You're ALL thinking in your little nostalgia corners. I'm sorry, but as someone who's seen virtually everything in the world and who has studied everything I can thoroughly, that opinion drives me freaking bonkers and it's the most overused thing I've heard on the internet.

    It's also a very close minded to deny everything else. I don't like movements in media either, but everything is cyclical. We're in a very depressing age for animation, and there's so little out there because of everyone wanting the heck out of children's programming that isn't a ripoff of Disney Channel noise. The only demos that matter are <12 year old girls or preschoolers, and the once proud and strong 7-11 year old boy market is starting to die. There is always crap, yes, but there's always something good if you LOOK for it. Problem is, these networks don't give the time of day to any new shows, and if they aren't an instant hit, they get canceled weeks later, and given a tombslot where no one will bother watching it.

    That said, much as I love Gadget and Heathcliff and certain other 80's cartoons, the 90's was a far more important decade. That's when cartoonists got that much more control, and we had a fun ride right up until 2005. Any cartoon we get now is a rare gem and a miracle considering how insane the business is right now (blame late 1990's FCC regulations on kid's programming that also lead to single companies buying up as many stations as possible, thus not wanting to compete with themselves).

    I'm passionate about this, but if everyone just wants to watch stuff that makes them feel young, fine. It's disappointing, frustrating, and almost insulting to us animation fans, but do what you want.

    Oh, and for the record? All this stuff pales in comparison to the 1940's and 50's Warner Bros shorts where small teams of animators did full animation that didn't need to be outsourced to countries you'd otherwise refuse to watch original programming from. And that was some of the most violent, subversive stuff you'll ever see, especially considering the time periods they're from.
  9. Screechy6

    Screechy6 New Member

    Well let's just say I'm glad I wasn't around in the 40's and 50's to see that. Thank god for the 70's. Take it easy there Dr Tooth. We are all allowed to have our own opinions and you've stated yours. No need to beat the horse to death, it's already dead. Easy does it, we are here now to celebrate the wonderful Muppet world and protect it from ever becoming lost for good. I will take Kermit and the gang with me to the grave, no choice really since I have him tattooed on my ankle. I certainly don't regret it though. Enjoy the day ol' animator and smile.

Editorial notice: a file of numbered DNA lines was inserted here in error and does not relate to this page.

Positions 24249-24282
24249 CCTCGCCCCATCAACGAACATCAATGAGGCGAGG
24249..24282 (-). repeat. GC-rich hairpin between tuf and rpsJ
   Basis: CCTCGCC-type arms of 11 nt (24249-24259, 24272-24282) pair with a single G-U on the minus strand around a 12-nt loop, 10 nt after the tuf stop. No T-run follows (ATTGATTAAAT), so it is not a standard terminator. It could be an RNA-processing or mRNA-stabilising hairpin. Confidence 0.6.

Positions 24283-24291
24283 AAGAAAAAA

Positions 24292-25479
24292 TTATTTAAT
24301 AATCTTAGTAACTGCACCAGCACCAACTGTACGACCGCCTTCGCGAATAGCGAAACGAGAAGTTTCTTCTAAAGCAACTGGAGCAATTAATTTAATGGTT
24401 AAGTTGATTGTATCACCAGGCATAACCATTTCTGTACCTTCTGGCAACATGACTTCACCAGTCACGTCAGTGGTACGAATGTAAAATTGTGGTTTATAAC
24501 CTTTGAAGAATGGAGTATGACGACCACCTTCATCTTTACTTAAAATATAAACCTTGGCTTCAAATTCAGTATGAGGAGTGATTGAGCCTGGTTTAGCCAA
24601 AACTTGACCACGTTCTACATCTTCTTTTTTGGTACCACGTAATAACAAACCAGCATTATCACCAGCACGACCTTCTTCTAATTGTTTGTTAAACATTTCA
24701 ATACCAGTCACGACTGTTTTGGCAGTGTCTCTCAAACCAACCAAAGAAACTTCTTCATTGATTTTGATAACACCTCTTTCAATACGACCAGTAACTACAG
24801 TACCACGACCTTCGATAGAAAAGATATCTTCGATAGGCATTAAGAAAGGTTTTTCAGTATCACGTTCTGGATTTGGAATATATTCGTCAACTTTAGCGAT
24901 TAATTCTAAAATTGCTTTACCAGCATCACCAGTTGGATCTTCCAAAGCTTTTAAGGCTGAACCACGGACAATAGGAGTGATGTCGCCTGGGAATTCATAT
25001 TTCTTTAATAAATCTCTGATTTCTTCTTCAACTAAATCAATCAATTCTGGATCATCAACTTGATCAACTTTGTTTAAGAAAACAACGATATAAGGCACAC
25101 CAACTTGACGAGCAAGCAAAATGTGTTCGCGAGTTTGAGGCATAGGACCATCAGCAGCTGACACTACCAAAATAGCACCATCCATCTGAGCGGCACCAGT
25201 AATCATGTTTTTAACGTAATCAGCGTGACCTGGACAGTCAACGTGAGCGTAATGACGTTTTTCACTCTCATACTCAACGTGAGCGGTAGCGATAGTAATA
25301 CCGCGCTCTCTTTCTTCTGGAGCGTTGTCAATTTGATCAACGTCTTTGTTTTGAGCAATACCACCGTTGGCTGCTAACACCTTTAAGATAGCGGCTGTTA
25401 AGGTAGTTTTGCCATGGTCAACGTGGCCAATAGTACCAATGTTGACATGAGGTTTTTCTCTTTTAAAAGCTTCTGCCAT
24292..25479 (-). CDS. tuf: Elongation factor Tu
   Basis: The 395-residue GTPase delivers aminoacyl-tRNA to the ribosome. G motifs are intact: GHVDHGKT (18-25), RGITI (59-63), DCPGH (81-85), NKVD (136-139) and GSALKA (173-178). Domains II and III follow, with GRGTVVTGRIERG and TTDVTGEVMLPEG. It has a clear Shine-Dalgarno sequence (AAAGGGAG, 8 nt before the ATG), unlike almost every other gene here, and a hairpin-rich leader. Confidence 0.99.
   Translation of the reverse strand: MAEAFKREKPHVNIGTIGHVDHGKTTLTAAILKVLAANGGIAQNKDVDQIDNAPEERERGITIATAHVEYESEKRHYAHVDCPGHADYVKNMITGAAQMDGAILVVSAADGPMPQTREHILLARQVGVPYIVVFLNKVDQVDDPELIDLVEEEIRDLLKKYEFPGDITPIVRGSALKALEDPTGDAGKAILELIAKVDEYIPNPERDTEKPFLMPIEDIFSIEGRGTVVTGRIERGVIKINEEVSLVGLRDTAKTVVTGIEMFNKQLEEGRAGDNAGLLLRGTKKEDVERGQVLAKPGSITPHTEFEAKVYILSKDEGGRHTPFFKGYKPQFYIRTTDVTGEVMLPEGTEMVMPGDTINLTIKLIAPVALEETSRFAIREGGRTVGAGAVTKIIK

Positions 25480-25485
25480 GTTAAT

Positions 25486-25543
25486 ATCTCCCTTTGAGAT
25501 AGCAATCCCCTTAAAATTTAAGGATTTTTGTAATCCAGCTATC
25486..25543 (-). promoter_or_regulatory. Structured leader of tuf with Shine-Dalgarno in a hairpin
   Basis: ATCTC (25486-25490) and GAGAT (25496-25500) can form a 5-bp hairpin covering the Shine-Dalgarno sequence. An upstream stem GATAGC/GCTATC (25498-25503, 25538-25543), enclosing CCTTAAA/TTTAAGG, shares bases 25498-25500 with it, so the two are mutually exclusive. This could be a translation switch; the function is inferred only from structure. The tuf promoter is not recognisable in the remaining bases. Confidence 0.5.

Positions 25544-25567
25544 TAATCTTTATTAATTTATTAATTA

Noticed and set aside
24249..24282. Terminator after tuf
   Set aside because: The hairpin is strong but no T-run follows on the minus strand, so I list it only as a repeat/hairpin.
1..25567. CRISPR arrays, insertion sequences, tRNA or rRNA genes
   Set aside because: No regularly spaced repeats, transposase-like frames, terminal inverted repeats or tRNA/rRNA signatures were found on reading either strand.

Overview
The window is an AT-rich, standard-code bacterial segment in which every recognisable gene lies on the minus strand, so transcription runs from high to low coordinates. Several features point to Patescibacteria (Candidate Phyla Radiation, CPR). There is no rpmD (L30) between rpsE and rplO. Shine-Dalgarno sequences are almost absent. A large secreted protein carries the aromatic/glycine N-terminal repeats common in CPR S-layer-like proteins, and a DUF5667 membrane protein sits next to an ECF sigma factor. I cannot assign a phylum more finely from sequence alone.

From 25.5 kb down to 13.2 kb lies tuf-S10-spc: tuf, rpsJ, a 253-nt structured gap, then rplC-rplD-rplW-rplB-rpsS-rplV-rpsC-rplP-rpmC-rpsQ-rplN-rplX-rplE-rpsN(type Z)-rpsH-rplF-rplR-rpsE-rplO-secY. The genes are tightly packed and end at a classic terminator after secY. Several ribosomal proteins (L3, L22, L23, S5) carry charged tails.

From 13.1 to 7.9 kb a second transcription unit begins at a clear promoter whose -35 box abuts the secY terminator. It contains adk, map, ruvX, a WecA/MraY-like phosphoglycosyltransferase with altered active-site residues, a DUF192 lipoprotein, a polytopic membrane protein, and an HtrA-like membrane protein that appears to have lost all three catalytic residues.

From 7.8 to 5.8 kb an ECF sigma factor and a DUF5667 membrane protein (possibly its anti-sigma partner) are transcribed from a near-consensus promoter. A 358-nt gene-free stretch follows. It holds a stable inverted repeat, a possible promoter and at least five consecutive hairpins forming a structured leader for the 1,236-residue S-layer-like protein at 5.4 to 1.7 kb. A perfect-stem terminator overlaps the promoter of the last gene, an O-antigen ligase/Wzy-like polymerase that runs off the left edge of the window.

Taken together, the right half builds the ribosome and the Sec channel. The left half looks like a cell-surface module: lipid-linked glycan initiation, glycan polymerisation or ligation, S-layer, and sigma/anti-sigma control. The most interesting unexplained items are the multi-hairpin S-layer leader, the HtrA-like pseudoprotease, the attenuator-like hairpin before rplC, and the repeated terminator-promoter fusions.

:insatiable::):crazy:
  10. Muppetplus

    Muppetplus New Member

    I know I'm being totally nit-picky here, but the show was actually called "Muppets (with a plural), Babies, and Monsters". People tend to leave out the plural for this particular title because the theme song sounds so similar to the one for "Muppet (without the plural) Babies". Just thought I'd bring that up. ;)
  11. minor muppetz

    minor muppetz Well-Known Member

    During the hours airings there was only one set of closing credits, to close the full hour, like a merge of the two shows. I wonder if Henson ever produced a seperate, individual closing credits sequence for Little Muppet Monsters, to be shown on its own if it had lasted. If the show was released on DVD it'd be interesting to know for sure (though it'd be weird if all episodes were shown without a closing sequence).

    I watched all three broadcast episodes that were uploaded on YouTube. I feel like the first episode was the best, and the other two were a bit mediocre. Not too bad, but definately no "Muppet Show" or "Muppet Bohemian Rhapsody". Outside of the first episode I feel like the animated segments were the best parts (and it's great that they got Richard Hunt to be the voice of animated Beaker). The monster kids were great characters who should have continued to be used as main characters outside the series, and the cameos by the main Muppets (in live-action form) were good.
  12. Drtooth

    Drtooth Well-Known Member

    It did feel that there was something missing that may have just came together if the show went on longer. I understand but don't agree with Jim and the rest pulling it, and they could have at LEAST merged some of the existing cartoon segments into full episodes (like how Bonkers segments from Raw Toonage were fashioned together for the main show)... hey, they paid for them. Even the ones used in 8 Flags over the Nursery were the ones that were aired.

    Finding these cartoons would be a fan base Holy Grail, sure... they may not have been the best thing out there, but they are indeed interesting. Now they SHOULD have made a Pigs in Space cartoon with the same writers and Muppeteers for voice actors, similar to the Filmation Star Trek series. There IS limitless potential in that.

    But again, the symbiotic combination of animation and puppetry was perfected in the much better Dog City, where they interacted with one another, giving it an almost Fraggle Rock style of co-existance... only, of course, it was more like Doc interacting with the Fraggles themselves.
  13. GonzoLeaper

    GonzoLeaper Well-Known Member

    From what I've seen of the "Little Muppet Monsters", it looks cool to me. But then, I'm way less picky about such things.
    I'm also the one who loves the animated version of "Fraggle Rock" along with the live action puppet version.:)
  14. Drtooth

    Drtooth Well-Known Member

    I really like the piano riff at the beginning of the animated Fragle Rock theme song. I wish somehow I was good enough at that sort of thing, and had 2 clean versions of the song to try to remix that piano riff into the live action original series opening.
  15. GonzoLeaper

    GonzoLeaper Well-Known Member

    You might check around on Youtube or something- you never know, someone may have already done that for you.:coy::D


Share This Page

Find out more about Jim Henson the Biography